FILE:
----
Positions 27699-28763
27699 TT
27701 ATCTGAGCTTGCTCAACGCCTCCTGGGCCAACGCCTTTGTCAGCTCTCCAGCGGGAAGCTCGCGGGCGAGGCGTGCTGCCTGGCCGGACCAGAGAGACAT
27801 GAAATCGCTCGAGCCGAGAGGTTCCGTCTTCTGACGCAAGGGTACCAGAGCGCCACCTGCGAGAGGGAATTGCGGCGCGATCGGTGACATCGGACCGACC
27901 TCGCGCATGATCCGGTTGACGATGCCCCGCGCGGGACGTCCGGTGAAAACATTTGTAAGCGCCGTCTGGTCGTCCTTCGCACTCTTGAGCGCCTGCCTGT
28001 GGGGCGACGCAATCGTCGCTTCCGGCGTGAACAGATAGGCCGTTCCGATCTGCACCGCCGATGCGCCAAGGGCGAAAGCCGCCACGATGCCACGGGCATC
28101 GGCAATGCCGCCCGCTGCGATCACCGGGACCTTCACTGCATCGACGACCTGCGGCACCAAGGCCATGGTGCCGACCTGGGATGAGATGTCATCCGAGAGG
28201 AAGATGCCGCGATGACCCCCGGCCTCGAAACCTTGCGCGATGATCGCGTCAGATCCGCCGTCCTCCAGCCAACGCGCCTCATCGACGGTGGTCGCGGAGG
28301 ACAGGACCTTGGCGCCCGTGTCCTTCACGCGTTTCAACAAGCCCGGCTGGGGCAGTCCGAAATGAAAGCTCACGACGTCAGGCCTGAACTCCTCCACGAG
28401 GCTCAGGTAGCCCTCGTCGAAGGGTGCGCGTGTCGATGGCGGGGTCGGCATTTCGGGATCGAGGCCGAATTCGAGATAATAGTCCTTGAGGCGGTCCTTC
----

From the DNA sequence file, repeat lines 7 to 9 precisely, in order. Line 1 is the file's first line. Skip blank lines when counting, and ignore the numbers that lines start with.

28101 GGCAATGCCGCCCGCTGCGATCACCGGGACCTTCACTGCATCGACGACCTGCGGCACCAAGGCCATGGTGCCGACCTGGGATGAGATGTCATCCGAGAGG
28201 AAGATGCCGCGATGACCCCCGGCCTCGAAACCTTGCGCGATGATCGCGTCAGATCCGCCGTCCTCCAGCCAACGCGCCTCATCGACGGTGGTCGCGGAGG
28301 ACAGGACCTTGGCGCCCGTGTCCTTCACGCGTTTCAACAAGCCCGGCTGGGGCAGTCCGAAATGAAAGCTCACGACGTCAGGCCTGAACTCCTCCACGAG